This Sunday (December 3rd) marks the beginning of the Advent season in our Christian year. While the culture has been selling Christmas merchandise for many weeks already and some churches have joined the culture in celebrating Advent and Christmas early, Advent is not just about getting ready for Christmas. In fact, Advent is a season which stands on its own in terms of the spiritual lessons involved.

In his book titled “Improvisation: The Drama of Christian Ethics,” Samuel Wells reminds us of our role in the five-act drama of faith. Act One, he says, is Creation, in which “there was too much love in the Trinity for God to keep it to himself.” Act Two is Israel, in which God creates a people to have in relationship. Act Three is the central act in the drama, namely Jesus as the dramatic revelation of God, the creator, to the whole creation. Act Four is the church, in which God gives all that is needed for the followers of Christ to keep revealing God to the world. Yet to come is Act Five, the end or final fulfillment, which will happen in God’s time, and not even Jesus knows that hour.

Wells reminds us that our own faith gets into trouble when we lose sight of which we are role we are playing. If we think we are in Act One, creation, we tend to place ourselves at the center of life. If we think we are Act Two, then we may live as though the Messiah had not yet come, perhaps even adopting a “messiah complex” about ourselves, our ministry, our wisdom, or our nation. If we confuse our role with that of Act Three, Jesus, then we really mistake the importance of our own life and witness, acting as though it all depends upon us. Wells calls this, “Taking on the role of Jesus, rather than enjoying being his disciple.”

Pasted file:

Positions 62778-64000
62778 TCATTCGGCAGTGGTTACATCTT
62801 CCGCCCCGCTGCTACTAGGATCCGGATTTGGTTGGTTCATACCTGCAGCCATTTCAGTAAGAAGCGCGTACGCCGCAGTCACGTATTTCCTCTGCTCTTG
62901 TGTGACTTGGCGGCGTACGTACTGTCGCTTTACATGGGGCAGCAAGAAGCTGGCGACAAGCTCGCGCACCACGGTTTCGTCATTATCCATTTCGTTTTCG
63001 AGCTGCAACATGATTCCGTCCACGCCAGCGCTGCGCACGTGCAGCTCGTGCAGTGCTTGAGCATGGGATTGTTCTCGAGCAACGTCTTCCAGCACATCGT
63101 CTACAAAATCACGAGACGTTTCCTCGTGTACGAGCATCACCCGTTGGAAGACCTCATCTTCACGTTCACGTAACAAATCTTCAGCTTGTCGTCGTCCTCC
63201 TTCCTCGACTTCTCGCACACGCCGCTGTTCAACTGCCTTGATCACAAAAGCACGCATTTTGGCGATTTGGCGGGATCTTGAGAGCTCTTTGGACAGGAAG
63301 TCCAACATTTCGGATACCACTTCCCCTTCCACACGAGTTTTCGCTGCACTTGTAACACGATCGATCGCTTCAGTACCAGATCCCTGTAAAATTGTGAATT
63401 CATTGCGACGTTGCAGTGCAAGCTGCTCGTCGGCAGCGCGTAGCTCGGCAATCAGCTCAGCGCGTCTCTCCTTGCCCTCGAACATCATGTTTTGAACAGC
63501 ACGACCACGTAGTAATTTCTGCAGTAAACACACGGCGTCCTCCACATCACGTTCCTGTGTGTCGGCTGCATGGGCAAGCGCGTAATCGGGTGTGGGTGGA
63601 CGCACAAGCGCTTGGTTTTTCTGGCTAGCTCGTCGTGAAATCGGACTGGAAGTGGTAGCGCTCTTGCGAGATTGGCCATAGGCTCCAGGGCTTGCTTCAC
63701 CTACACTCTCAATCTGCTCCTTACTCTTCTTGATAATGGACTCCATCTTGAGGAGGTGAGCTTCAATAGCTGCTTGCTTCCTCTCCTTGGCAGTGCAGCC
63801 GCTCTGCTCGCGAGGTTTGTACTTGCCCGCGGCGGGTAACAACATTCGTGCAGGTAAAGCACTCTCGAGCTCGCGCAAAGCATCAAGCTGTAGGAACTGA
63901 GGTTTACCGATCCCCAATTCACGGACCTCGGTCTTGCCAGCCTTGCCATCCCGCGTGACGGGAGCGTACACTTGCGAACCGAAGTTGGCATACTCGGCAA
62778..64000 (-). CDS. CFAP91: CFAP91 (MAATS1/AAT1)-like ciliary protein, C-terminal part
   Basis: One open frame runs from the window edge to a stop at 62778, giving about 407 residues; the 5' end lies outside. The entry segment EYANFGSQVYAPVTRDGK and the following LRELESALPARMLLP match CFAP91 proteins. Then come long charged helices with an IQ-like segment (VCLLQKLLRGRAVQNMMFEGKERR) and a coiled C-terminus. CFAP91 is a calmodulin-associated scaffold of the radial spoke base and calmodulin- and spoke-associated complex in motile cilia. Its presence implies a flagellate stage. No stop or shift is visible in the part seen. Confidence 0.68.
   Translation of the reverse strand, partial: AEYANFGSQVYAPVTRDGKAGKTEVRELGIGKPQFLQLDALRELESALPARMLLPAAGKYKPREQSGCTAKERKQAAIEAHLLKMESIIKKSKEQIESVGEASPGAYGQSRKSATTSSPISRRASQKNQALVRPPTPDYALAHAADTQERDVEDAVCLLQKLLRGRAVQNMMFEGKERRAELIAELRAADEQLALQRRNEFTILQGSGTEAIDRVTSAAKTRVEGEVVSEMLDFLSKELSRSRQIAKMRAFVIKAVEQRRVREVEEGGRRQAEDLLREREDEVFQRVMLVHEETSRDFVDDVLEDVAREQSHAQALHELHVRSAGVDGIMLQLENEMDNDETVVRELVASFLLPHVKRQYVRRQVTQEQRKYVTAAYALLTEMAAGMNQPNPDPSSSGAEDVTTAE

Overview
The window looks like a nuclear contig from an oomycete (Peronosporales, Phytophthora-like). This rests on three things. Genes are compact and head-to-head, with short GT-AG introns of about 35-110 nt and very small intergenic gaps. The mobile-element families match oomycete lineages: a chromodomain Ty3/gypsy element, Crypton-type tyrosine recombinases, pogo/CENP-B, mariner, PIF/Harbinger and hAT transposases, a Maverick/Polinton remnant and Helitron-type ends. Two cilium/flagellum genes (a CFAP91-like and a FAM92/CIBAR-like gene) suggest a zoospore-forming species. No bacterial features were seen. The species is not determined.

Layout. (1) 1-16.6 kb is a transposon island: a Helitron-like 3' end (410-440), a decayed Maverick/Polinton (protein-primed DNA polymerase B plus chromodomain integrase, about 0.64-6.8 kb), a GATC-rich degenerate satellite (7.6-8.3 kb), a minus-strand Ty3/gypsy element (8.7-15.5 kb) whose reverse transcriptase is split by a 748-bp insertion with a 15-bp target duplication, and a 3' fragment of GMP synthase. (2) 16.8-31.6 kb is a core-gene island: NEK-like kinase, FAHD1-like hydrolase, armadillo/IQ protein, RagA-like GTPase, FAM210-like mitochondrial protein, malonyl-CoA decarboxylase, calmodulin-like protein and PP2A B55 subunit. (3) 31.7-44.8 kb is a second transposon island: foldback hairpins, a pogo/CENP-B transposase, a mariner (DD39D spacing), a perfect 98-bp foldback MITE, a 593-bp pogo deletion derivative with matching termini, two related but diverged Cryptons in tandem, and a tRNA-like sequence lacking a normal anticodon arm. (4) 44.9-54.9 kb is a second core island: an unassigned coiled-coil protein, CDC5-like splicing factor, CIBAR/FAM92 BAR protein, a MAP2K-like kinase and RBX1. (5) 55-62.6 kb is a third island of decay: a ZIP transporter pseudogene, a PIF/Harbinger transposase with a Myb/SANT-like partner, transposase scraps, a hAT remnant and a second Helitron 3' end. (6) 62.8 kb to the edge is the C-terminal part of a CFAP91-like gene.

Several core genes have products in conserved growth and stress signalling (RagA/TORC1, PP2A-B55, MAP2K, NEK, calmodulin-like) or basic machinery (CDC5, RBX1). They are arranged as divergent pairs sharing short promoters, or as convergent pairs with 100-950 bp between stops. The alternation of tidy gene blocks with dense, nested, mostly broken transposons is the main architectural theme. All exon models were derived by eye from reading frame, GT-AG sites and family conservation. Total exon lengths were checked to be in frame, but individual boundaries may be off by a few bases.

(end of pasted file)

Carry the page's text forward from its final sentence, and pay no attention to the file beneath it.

We are called to live within Act Four, being the church, focusing upon our role as followers of Jesus, as the community of saints. Wells notes that in the New Testament the word is always plural, saints, because, “Saints are never alone. They assume, demand, and require community.” If we try to move beyond Act Four and to live in Act Five, we can be misled into thinking that the building of the Kingdom of God is within our ability and our timing. Act Five belongs to God, and it is solely within God’s wisdom and God’s timing.

Advent reminds us that God’s kingdom is still coming, that the promises of God which have been fulfilled in the central act of the drama (Jesus) will be completed within God’s design and God’s timing. Our role in the drama of faith is to focus upon living as disciples of Jesus, gathered into a community of saints, continuing the revelation of Jesus to the world, and waiting with faith and patience for the final act of God. Advent reminds us that this Gospel drama is directed by God, and we have a role to play, but God is the author, director, and final actor of the drama.

Advent is much, much more than simply getting ready for Christmas.

from Bishop Michael J. Coyner